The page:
The sales data, from the Society of Motor Manufacturers and Traders, was last night being interpreted as further evidence of Ford's shift in policy towards the UK, where it has been market leader since it overtook British Leyland in the 1970s.
In February Ford registered 26,753 cars in Britain, giving it 16.4 per cent of the market, compared with sales of 33,564 in the same month in 1996, yielding a 21.1 per cent slice of the market. Sales of the Escort and Fiesta, which have traditionally vied for top sales spot, were particularly disappointing, beaten into third and fourth places in the league table by the Vauxhall Astra. Sales of the Escort nosedived by 50 per cent.
Jay Nagley, a motor industry consultant from marketing consultants Quadrangle, said: "The Escort has been heavily incentivised to encourage buyers since 1991 and it seems Ford is now pulling back on special offers and this is hitting the model particularly hard."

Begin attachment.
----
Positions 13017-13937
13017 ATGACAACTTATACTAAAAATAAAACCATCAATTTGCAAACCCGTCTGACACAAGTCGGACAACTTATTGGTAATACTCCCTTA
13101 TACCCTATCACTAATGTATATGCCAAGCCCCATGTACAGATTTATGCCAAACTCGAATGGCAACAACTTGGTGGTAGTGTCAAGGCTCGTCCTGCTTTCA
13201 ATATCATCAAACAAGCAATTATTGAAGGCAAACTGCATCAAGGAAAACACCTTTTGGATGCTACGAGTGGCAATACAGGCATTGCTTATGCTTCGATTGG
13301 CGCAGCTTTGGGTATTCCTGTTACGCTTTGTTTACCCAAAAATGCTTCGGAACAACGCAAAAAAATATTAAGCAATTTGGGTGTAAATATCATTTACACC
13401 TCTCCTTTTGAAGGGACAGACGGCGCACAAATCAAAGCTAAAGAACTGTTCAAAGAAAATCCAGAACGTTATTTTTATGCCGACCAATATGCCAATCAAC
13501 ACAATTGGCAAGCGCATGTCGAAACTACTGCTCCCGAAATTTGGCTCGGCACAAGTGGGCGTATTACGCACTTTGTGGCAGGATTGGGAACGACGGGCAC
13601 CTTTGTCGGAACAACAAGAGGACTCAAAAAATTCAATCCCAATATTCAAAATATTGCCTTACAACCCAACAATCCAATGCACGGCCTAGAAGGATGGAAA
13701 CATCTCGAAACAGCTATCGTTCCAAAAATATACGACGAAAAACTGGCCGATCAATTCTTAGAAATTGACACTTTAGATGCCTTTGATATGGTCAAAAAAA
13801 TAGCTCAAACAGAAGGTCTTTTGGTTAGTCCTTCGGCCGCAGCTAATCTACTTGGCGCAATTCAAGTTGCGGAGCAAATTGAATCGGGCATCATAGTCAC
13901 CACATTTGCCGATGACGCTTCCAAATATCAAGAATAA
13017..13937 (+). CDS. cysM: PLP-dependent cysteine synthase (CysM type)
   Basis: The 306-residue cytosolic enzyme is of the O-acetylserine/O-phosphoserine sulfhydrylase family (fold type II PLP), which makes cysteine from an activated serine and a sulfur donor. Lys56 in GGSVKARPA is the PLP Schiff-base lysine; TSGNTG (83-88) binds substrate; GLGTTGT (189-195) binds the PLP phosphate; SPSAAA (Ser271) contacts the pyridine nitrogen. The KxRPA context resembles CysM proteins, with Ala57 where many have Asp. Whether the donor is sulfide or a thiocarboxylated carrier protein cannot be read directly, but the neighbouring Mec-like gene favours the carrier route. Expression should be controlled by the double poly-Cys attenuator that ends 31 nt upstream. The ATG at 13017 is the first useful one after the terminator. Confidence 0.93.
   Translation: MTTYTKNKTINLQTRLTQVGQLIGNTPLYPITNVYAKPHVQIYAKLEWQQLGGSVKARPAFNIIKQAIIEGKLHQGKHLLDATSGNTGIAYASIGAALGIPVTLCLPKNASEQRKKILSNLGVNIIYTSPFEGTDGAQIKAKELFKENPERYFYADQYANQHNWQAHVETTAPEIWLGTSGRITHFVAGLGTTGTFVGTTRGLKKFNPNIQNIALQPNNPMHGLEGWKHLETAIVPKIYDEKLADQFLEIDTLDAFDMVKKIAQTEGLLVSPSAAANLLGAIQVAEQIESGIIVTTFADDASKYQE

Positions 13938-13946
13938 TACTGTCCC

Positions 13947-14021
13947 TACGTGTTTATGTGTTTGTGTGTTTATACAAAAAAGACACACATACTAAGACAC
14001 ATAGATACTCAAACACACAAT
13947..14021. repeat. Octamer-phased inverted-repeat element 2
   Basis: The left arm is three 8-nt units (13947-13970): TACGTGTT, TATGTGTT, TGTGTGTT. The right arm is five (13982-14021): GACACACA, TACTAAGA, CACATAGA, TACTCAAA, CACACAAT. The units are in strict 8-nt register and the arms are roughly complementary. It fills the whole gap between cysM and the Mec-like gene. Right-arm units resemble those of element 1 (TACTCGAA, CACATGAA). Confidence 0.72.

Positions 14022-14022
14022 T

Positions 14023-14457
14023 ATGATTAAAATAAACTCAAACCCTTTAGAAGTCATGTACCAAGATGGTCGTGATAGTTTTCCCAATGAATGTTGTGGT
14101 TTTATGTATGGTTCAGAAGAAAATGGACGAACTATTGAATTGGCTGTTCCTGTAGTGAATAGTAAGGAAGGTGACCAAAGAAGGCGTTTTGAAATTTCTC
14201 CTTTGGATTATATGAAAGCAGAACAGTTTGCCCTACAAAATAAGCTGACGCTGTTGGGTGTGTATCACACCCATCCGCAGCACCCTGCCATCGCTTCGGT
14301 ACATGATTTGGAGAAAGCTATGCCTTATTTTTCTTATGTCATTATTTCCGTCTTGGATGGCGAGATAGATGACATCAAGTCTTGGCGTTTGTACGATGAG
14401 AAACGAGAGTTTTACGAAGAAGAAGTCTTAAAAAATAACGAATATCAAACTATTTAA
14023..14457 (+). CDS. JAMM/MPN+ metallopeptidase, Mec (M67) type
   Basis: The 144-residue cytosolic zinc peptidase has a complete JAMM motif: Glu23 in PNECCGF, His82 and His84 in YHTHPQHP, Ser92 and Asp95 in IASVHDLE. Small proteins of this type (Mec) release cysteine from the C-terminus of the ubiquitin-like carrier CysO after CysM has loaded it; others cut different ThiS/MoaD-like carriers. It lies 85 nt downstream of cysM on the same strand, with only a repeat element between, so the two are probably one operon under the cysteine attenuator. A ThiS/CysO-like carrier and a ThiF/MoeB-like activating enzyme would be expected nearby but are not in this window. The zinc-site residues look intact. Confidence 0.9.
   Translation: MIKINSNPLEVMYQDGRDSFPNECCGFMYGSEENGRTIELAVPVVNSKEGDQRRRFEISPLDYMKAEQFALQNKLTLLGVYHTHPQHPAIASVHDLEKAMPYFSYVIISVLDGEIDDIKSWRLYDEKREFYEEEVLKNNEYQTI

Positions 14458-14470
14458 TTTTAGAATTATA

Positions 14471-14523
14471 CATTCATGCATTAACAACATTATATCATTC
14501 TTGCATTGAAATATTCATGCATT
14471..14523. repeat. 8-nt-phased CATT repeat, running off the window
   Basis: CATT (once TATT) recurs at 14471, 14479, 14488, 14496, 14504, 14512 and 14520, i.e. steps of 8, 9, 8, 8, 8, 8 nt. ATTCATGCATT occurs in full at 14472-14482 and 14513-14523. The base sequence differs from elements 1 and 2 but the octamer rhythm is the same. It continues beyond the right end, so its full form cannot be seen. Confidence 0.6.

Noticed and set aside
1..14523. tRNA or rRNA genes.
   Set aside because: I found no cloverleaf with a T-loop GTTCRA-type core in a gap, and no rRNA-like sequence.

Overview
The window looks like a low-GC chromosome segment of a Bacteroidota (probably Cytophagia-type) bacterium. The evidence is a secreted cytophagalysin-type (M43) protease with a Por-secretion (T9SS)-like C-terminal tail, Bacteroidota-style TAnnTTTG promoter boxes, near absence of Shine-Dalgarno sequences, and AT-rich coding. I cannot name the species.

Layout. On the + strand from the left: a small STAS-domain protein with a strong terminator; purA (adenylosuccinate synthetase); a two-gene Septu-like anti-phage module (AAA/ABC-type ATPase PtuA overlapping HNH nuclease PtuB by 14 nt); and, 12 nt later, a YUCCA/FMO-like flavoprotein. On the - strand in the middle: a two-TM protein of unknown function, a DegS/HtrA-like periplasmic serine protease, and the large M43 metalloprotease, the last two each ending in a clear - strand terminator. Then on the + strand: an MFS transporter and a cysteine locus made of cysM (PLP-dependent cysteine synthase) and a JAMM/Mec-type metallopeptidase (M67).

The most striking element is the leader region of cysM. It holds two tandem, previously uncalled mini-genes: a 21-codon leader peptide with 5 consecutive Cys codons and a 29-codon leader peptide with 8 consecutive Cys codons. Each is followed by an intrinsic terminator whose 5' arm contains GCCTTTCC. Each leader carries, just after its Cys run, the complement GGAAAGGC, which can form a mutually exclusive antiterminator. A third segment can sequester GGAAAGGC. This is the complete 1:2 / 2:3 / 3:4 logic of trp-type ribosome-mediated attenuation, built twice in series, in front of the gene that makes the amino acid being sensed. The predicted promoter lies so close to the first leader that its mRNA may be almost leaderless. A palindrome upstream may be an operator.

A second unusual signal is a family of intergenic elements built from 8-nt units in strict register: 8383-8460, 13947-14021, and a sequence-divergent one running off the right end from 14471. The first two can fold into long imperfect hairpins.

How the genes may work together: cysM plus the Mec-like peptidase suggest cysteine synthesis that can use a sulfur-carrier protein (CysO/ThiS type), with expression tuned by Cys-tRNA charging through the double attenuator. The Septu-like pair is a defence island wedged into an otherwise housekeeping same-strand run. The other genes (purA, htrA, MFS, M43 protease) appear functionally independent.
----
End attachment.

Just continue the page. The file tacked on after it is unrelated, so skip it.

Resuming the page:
The winners in last month's figures were yet again continental and Japanese brands, which industry analysts have argued are more appealing in marketing terms to consumers. The market share for both Renault and Peugeot surged by 1 percentage point to 8.2 per cent and 8.5 per cent respectively. Meanwhile the market shares of Vauxhall and Rover both slipped back slightly.
The dire figures for Ford follow a bad month in January and mean that in the first two months of 1997 the company's overall market share has fallen to less than 18.2 per cent. Last year Ford dropped below 20 per cent of the British market for the first time for decades while its European operations sank into losses of pounds 280m, with the UK blamed as one of the main drains on cash. The poor showing for the Escort will come as a blow to workers at Ford's Halewood plant on Merseyside, which manufactures the model, where 1,300 job losses have been announced.